Educational opportunities

Antimicrobial resistance is contributing to one of the biggest public health threats of our time: the risk of medicines losing their ability to effectively prevent and treat infections. The spread of drug resistant infections caused by bacteria, parasites, viruses and fungi is alarming, and without radical interventions, is predicted to leap from causing 50,000 deaths per year to 10 million deaths by 2050.

There is fast-growing demand for specialist science, policy and clinical expertise to address the challenges of antimicrobial resistance.

The IOI will provide world-leading postgraduate degree and educational programmes that offer skills and training for new researchers to advance the science, develop the insights, and foster the interdisciplinary approaches required to address the wide-ranging challenges of antimicrobial resistance. 

Initially, we will be accepting doctoral-level students to study with us through existing PhD programmes through which students can apply to undertake research with us:

  • Oxford Interdisciplinary Bioscience Doctoral Training Partnership (DTP) - The DTP offers an innovative, interdisciplinary four-year graduate training programme, funded by the Biotechnology and Biological Sciences Research Council (UKRI-BBSRC). It aims to equip a new generation of researchers with the skills, insight and knowledge needed to tackle the most important challenges in bioscience research.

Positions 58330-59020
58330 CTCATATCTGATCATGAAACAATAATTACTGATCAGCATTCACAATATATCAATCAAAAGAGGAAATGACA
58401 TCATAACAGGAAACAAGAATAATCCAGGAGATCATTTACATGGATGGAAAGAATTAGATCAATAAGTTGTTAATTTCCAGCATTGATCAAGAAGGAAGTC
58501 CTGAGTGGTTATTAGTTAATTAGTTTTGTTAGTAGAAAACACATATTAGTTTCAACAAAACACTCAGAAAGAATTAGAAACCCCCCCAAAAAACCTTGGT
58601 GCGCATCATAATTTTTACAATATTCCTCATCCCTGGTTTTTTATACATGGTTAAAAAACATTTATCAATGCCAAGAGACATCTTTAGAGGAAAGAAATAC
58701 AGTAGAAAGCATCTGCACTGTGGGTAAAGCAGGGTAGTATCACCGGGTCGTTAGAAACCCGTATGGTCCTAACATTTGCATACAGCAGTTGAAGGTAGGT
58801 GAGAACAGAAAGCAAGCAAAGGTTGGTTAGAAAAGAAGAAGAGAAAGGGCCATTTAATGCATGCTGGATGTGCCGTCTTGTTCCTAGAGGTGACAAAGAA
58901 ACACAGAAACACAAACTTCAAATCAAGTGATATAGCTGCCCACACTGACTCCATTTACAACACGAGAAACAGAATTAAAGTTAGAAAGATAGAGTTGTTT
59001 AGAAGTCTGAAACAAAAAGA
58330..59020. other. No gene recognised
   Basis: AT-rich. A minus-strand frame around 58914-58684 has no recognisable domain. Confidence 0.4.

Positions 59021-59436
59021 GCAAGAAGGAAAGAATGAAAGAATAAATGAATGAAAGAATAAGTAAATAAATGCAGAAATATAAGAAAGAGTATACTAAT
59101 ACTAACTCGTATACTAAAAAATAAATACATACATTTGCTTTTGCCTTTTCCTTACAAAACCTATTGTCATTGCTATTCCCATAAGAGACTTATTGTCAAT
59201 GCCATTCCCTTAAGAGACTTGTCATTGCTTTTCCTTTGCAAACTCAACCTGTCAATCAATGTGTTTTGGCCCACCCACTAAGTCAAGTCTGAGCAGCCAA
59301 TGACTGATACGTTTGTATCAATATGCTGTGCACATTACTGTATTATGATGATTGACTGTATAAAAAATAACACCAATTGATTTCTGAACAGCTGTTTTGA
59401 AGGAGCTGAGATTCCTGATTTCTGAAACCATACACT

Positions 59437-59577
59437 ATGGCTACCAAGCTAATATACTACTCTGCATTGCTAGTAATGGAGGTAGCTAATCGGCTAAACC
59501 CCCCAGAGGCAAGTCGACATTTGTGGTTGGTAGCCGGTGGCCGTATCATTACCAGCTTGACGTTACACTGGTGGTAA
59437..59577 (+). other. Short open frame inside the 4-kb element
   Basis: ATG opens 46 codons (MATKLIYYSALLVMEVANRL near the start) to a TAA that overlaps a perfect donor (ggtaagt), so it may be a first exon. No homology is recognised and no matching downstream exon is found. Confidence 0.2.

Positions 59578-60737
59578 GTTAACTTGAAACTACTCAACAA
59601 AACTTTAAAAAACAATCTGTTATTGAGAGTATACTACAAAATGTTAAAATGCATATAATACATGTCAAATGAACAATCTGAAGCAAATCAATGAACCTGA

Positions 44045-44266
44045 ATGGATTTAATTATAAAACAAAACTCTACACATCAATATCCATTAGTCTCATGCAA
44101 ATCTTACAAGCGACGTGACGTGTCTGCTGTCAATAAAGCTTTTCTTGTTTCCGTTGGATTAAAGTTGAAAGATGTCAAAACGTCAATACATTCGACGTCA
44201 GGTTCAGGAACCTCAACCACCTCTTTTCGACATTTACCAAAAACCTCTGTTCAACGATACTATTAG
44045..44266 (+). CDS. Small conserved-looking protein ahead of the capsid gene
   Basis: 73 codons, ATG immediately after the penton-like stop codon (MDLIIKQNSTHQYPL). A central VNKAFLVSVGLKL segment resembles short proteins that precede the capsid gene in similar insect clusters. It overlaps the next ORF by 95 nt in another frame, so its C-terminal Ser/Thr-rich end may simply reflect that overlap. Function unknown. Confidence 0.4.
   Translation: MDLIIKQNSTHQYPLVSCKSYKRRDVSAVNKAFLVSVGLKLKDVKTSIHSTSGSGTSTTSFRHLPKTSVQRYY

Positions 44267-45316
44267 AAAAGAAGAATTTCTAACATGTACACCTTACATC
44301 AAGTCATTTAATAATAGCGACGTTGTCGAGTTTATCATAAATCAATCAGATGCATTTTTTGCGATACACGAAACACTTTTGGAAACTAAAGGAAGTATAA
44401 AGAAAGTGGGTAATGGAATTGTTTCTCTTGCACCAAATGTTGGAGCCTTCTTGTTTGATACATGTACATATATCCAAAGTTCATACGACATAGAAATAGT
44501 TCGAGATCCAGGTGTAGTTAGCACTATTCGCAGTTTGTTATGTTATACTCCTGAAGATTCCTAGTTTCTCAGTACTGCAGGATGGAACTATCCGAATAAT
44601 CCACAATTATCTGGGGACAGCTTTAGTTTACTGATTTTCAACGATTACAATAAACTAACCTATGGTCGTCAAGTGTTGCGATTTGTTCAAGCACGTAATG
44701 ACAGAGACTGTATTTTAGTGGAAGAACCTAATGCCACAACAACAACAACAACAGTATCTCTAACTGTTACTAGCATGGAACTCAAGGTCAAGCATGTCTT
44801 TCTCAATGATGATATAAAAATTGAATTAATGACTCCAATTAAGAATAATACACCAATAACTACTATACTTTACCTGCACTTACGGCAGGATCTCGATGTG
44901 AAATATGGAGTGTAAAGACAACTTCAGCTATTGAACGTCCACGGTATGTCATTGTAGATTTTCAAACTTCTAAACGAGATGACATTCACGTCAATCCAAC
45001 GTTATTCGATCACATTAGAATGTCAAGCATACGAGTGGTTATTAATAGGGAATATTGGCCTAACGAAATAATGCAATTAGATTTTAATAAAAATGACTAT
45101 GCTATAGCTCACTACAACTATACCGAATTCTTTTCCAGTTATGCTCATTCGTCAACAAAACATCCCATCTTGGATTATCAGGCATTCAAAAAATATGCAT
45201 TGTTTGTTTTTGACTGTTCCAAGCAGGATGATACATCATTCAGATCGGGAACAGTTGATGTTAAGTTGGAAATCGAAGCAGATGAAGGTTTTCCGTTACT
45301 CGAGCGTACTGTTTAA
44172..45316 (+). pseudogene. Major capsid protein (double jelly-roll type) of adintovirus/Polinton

• Pasteur-Paris and Oxford University PhD Training Programme (PPU-Oxford) - The Institut Pasteur is an international center of excellence for biomedical research supporting projects to treat and prevent disease, leading to therapeutic applications. The Department of Organic Chemistry at the University of Oxford is a world-leading chemistry department carrying out pioneering work, particularly in the field of chemistry for biology and medicine, with a focus on combating antibiotic resistance. These two Institutions are joining their forces and complementary expertise to develop cutting edge projects at the interface of chemistry and biology to tackle the AMR challenge.

In the future, we expect to offer a one-year MSc in Antimicrobial Resistance, which will offer broad scientific training, interdisciplinary perspectives and practical skills that will provide excellent foundations of knowledge to promote successful careers in research, industry, policy or healthcare. 

We are also designing short courses and bespoke training workshops to equip professionals with the latest insights on the science and practice of combatting antimicrobial resistance.

Further details will be published and promoted when these opportunities become available.